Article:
It’s not all in your head: Signs and symptoms of anxiety disorders
Approximately 40 million adults in the U.S. live with an anxiety disorder, a figure estimated by the Anxiety & Depression Association of America (ADAA). While many adults feel some amount of stress as an everyday part of life – related to a work project or family issue, for example – anxiety works slightly differently.
Anxiety “is defined by persistent, excessive worries that don’t go away even in the absence of a stressor,” according to the American Psychological Association (APA).
While anxiety is a mental health condition, it can create a variety of symptoms all throughout your body. It’s important to recognize the signs in case you are one of the people battling an anxiety disorder without fully realizing it.
When you’re suffering with anxiety
Anxiety comes in many forms. Common types of anxiety disorders include generalized anxiety disorder (GAD), social anxiety disorder, panic disorder, and phobias, according to the National Alliance on Mental Illness (NAMI).
Each type has distinctive set of symptoms, according to NAMI, “However, all anxiety disorders have one thing in common: persistent, excessive fear or worry in situations that are not threatening.”
The organization’s website describes some of the emotional symptoms of anxiety as:
- “Feelings of apprehension or dread
- Feeling tense or jumpy
- Restlessness or irritability
- Anticipating the worst and being watchful for signs of danger”
You could have physical symptoms too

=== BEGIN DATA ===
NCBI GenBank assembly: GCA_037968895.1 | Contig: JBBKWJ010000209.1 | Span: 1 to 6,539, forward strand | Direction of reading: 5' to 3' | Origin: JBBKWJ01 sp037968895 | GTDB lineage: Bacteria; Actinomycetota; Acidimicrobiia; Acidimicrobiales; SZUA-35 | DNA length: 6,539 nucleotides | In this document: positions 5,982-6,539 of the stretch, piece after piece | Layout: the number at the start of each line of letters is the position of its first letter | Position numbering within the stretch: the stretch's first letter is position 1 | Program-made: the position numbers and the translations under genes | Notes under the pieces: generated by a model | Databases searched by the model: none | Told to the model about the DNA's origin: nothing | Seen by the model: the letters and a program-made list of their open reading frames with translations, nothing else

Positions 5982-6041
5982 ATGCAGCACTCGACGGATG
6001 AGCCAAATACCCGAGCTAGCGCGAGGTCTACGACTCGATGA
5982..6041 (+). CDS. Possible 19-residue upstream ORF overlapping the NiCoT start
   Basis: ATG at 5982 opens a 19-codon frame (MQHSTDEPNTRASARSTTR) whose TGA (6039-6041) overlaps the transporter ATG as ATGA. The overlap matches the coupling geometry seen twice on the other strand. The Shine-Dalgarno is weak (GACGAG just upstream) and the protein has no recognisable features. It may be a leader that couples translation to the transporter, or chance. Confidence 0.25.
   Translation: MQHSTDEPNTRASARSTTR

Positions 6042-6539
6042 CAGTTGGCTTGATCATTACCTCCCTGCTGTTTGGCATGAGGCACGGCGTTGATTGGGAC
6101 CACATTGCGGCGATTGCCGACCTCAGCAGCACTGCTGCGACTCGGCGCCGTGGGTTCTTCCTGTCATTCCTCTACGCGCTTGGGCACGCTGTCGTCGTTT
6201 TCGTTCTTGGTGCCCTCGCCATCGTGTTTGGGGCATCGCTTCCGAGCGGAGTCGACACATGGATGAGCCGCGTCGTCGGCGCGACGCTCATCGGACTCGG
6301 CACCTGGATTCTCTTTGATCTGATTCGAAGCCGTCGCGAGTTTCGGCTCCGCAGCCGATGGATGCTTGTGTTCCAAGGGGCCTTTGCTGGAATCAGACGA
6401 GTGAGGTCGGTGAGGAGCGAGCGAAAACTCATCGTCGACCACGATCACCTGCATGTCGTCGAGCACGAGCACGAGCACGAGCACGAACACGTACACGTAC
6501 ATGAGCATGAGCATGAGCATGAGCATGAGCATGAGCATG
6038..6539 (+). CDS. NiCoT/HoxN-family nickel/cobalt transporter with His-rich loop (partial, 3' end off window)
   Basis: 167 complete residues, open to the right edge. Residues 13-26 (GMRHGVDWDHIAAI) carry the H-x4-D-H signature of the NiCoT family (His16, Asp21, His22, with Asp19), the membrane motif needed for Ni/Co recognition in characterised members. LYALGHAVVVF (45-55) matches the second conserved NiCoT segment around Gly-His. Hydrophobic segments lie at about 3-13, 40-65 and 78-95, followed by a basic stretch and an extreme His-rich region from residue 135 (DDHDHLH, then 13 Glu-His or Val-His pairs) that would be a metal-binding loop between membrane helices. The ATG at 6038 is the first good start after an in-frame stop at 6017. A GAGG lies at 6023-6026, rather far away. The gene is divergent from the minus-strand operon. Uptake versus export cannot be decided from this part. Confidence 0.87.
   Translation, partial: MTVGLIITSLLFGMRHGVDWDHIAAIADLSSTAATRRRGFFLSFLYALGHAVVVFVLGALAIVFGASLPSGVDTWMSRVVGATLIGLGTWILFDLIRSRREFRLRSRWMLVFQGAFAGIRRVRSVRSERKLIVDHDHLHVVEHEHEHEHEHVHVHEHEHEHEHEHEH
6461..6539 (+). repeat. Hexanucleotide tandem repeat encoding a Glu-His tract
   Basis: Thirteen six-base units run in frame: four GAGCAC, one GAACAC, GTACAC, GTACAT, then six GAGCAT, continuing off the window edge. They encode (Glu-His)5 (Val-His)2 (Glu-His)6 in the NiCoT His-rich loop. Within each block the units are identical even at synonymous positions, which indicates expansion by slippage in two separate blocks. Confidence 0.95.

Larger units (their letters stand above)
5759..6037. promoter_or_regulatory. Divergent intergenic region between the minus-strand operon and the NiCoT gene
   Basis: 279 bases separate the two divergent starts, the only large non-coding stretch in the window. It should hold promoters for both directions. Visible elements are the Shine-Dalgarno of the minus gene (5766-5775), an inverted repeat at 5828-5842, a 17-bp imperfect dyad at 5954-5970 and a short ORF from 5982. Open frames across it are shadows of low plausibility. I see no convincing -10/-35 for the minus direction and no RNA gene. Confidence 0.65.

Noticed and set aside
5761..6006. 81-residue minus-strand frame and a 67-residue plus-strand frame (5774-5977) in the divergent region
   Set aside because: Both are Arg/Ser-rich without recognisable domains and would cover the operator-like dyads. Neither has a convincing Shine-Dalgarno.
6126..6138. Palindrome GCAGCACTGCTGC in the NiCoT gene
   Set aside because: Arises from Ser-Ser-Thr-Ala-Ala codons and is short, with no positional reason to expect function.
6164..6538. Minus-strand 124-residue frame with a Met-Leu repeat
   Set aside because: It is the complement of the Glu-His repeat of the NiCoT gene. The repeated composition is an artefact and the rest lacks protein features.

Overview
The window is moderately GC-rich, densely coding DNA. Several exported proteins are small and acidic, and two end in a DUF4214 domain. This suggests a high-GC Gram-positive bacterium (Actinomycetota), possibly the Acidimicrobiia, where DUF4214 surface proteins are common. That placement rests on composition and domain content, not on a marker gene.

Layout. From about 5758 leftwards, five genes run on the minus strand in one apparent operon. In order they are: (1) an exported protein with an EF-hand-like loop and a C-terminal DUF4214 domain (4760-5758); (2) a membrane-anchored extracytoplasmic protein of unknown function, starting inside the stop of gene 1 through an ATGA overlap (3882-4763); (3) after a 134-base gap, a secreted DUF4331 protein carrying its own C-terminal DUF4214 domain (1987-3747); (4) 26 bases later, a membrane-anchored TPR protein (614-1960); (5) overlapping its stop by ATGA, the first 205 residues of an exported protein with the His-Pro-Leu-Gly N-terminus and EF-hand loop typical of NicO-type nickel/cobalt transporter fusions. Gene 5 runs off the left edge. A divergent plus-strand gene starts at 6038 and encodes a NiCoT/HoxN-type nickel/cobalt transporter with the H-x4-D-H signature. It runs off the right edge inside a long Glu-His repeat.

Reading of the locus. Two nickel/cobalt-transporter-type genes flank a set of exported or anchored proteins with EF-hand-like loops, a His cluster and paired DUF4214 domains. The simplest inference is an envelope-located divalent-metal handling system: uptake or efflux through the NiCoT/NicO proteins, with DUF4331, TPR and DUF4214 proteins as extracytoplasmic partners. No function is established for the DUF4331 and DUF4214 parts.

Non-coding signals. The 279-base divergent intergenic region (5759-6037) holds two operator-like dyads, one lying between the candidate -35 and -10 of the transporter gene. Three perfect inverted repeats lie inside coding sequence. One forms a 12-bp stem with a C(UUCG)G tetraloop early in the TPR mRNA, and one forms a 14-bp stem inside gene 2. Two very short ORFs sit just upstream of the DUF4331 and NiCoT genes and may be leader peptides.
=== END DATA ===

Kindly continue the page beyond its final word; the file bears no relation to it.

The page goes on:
While the emotional symptoms of anxiety can be significant and even disabling, anxiety can lead to physical problems that make it feel like there’s something “wrong” in your body. For some people, anxiety symptoms might even resemble an urgent medical condition, such as a heart attack.
Increased heart rate, in some cases leading to heart palpitations, is in fact a common symptom of anxiety, according to psychologist Sarah Allen, Ph.D., in PopSugar. She says the change in heart rate is related the body’s “fight-or-flight” instinct being triggered in inappropriate situations.
“In the short term, our heart rate and breathing increases, and adrenaline floods through our body to give us energy to fight or run away,” she says. “That is useful for dangerous situations, but typically we don’t face that sort of situation; our mind is just telling our body that our thought is dangerous, and so we find that this anxiety response is activated in inappropriate settings like traffic or during a stressful conversation.”
In addition to “pounding or racing heart and shortness of breath,” other common physical symptoms of anxiety, according to NAMI, include:
- “Sweating, tremors and twitches
- Headaches, fatigue and insomnia
- Upset stomach, frequent urination or diarrhea”
Anxiety could also start to negatively affect your inner monologue, or the way you talk to yourself. Some people caught in a cycle of anxiety could become “critical and self-shaming,” according to psychotherapist Leah Marone, LCSW, in an article she wrote for Psychology Today.
She says some people with anxiety might have thoughts similar to this:
“What is wrong with me?